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Hi Bill,
I like your ideas for topics to discuss.

One thought I have relates to the idea of sharing inspirational stories & experiences.

Recently, I've been working to not take myself too seriously, and to be able to have a sense of humor about the unique challenges that come with low-vision.

I've hesitated to fully-embrace this approach, however, feeling that others may misinterpret a good-natured sense of humor as a green-light for being disrespectful.

Also, I was thinking others with disabilities can be at different stages of coping or acceptance, and may not react well to such an approach.

I truly appreciate thoughts or feedback others may have.


Hi Erich,

Thanks for stopping by.

I like your idea of sharing inspirational stories & experiences. Learning more about each other we can then learn from each others experiences and possibly save time and frustration trying to figure out something on our own.

Luckily I have not had many people be disrespectful to me, besides by email at times when asking for help. I think this might be because of the thought you noted “others with disabilities can be at different stages of coping or acceptance". My thoughts were these responses I received by simply asking a question might be because the person might have other issues around coping or acceptance? Just a thought. If this is the case I hope they can read our information, join in and receive our help. If I was misinterpreting the messages, I will have to do better at understanding others. I sure have room to grow and learn.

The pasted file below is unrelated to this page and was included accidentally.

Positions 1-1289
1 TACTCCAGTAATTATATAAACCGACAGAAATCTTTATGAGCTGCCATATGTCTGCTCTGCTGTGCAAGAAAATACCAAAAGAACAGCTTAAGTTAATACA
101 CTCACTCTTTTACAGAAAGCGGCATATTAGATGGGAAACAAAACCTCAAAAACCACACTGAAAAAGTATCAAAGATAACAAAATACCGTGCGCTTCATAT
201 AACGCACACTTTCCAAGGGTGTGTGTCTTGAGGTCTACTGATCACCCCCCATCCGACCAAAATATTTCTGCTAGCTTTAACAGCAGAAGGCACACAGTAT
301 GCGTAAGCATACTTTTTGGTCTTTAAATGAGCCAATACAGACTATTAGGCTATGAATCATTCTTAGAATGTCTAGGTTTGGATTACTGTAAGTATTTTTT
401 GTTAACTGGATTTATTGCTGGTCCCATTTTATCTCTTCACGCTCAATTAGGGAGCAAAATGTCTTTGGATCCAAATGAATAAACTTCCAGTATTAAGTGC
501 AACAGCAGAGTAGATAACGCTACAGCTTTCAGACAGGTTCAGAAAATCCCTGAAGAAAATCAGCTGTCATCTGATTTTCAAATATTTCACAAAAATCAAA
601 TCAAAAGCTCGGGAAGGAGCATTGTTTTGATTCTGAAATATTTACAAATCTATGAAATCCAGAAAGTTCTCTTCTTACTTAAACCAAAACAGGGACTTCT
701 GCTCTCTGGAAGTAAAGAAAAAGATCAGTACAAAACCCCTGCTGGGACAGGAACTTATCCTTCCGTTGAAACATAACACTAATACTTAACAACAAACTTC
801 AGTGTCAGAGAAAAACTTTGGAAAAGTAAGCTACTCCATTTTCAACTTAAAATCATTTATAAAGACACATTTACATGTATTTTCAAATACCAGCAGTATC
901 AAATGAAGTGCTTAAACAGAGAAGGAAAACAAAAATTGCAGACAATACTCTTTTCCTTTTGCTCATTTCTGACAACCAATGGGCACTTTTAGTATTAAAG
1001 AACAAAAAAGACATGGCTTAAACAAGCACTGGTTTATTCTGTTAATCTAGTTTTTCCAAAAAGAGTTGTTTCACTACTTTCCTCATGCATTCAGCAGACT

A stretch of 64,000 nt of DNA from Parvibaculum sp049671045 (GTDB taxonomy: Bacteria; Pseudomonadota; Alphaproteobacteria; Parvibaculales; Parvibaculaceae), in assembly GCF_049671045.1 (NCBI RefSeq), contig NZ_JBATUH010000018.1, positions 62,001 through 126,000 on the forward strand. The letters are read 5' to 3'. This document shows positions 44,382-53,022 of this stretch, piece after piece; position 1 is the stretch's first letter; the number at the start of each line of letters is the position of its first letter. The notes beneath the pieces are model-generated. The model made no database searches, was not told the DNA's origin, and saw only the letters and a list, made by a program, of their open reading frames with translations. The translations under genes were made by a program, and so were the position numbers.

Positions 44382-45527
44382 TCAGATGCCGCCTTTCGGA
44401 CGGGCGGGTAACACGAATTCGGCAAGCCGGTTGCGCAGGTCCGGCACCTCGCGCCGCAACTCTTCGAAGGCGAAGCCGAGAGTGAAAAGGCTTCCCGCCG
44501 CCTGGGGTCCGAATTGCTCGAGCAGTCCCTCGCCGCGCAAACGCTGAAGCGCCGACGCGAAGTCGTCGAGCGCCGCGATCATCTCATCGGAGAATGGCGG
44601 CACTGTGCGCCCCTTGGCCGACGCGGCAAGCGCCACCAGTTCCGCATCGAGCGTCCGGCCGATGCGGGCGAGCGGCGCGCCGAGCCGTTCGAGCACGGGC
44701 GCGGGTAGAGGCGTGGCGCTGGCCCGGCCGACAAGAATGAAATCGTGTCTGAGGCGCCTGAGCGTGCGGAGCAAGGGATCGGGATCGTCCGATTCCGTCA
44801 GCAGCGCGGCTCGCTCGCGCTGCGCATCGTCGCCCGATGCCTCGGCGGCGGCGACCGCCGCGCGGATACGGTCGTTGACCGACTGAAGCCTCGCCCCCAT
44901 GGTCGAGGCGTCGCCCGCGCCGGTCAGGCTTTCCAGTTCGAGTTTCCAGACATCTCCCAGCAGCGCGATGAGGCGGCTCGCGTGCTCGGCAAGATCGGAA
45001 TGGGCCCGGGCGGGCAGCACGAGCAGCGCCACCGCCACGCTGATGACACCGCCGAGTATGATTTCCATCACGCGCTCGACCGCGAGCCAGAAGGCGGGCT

One other time I can remember someone being disrespectful to me is when I went on a walk one day. I walked down to the corner where I live. I heard footsteps coming towards me. I stopped to listen and faced the direction of the footsteps. I called "hello", "hello" to see if who ever was coming towards me would say something so I would know someone was out there. They never said anything. I heard the footsteps stop just in front of me. I said "hello", but no answer still. I could smell the breath of some person standing very close to my face. Then they walked away without saying anything. I thought that was pretty rude.

Thanks again Erich for stopping by. Hope to hear from others and yourself again to get more great ideas.

Bill Tipton

Contributing Author,

Global Dialogue Center

You are remarkable, Bill, for your transparency and openness concerning your disability. In the year 2000, I began a journey into the world of the disabled. It had started with pain and numbness due to carpal tunnel, but nerve tests showed that my keyboarding over 30 years had damaged the nerves in my entire arms, to my spinal column. After carpal tunnel and cubital tunnel surgery bilaterry, I developed reflex sympathetic dystrophy, commonly called RSD or chronic pain syndrome.

I have burning pain in both arms, which is relentless. It has affected every aspect of my life, from sleeping habits to eating habits,to how I actually get my work done. I went from a very active lifestyle, caring for others, to a sedentary lifestyle with others who care for me. I went from being a person who has one cold per year, to a person who visits doctors on a weekly basis, has an implanted spinal stimulator and takes multiple medications.